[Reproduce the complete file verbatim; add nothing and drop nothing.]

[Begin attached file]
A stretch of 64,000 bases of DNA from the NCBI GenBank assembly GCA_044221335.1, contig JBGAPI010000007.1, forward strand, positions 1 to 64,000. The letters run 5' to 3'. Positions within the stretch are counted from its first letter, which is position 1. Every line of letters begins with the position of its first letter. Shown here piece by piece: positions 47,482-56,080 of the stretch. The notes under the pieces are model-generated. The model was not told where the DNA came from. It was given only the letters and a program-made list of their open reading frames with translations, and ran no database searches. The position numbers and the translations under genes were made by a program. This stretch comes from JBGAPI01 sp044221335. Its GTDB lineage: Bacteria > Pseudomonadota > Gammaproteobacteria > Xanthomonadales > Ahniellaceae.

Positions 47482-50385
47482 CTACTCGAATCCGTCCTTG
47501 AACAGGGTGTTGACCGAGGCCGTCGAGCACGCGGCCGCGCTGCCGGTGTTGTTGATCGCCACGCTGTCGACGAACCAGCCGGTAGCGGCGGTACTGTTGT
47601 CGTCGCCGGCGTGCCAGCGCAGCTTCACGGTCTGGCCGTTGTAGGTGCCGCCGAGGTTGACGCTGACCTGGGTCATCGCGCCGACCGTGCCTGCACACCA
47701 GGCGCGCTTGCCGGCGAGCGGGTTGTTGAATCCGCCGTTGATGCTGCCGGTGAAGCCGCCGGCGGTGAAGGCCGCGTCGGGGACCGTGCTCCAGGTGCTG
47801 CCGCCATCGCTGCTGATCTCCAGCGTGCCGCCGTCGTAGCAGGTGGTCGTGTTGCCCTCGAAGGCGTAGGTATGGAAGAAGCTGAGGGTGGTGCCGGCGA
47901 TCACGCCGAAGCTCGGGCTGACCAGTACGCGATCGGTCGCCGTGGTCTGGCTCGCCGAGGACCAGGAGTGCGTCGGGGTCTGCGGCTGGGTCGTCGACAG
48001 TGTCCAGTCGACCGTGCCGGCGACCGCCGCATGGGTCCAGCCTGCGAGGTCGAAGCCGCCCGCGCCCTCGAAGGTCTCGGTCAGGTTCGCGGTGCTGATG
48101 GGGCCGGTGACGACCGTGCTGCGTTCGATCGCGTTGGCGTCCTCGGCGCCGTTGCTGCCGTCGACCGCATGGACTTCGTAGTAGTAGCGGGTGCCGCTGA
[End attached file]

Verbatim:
A stretch of 64,000 bases of DNA from the NCBI GenBank assembly GCA_044221335.1, contig JBGAPI010000007.1, forward strand, positions 1 to 64,000. The letters run 5' to 3'. Positions within the stretch are counted from its first letter, which is position 1. Every line of letters begins with the position of its first letter. Shown here piece by piece: positions 47,482-56,080 of the stretch. The notes under the pieces are model-generated. The model was not told where the DNA came from. It was given only the letters and a program-made list of their open reading frames with translations, and ran no database searches. The position numbers and the translations under genes were made by a program. This stretch comes from JBGAPI01 sp044221335. Its GTDB lineage: Bacteria > Pseudomonadota > Gammaproteobacteria > Xanthomonadales > Ahniellaceae.

Positions 47482-50385
47482 CTACTCGAATCCGTCCTTG
47501 AACAGGGTGTTGACCGAGGCCGTCGAGCACGCGGCCGCGCTGCCGGTGTTGTTGATCGCCACGCTGTCGACGAACCAGCCGGTAGCGGCGGTACTGTTGT
47601 CGTCGCCGGCGTGCCAGCGCAGCTTCACGGTCTGGCCGTTGTAGGTGCCGCCGAGGTTGACGCTGACCTGGGTCATCGCGCCGACCGTGCCTGCACACCA
47701 GGCGCGCTTGCCGGCGAGCGGGTTGTTGAATCCGCCGTTGATGCTGCCGGTGAAGCCGCCGGCGGTGAAGGCCGCGTCGGGGACCGTGCTCCAGGTGCTG
47801 CCGCCATCGCTGCTGATCTCCAGCGTGCCGCCGTCGTAGCAGGTGGTCGTGTTGCCCTCGAAGGCGTAGGTATGGAAGAAGCTGAGGGTGGTGCCGGCGA
47901 TCACGCCGAAGCTCGGGCTGACCAGTACGCGATCGGTCGCCGTGGTCTGGCTCGCCGAGGACCAGGAGTGCGTCGGGGTCTGCGGCTGGGTCGTCGACAG
48001 TGTCCAGTCGACCGTGCCGGCGACCGCCGCATGGGTCCAGCCTGCGAGGTCGAAGCCGCCCGCGCCCTCGAAGGTCTCGGTCAGGTTCGCGGTGCTGATG
48101 GGGCCGGTGACGACCGTGCTGCGTTCGATCGCGTTGGCGTCCTCGGCGCCGTTGCTGCCGTCGACCGCATGGACTTCGTAGTAGTAGCGGGTGCCGCTGA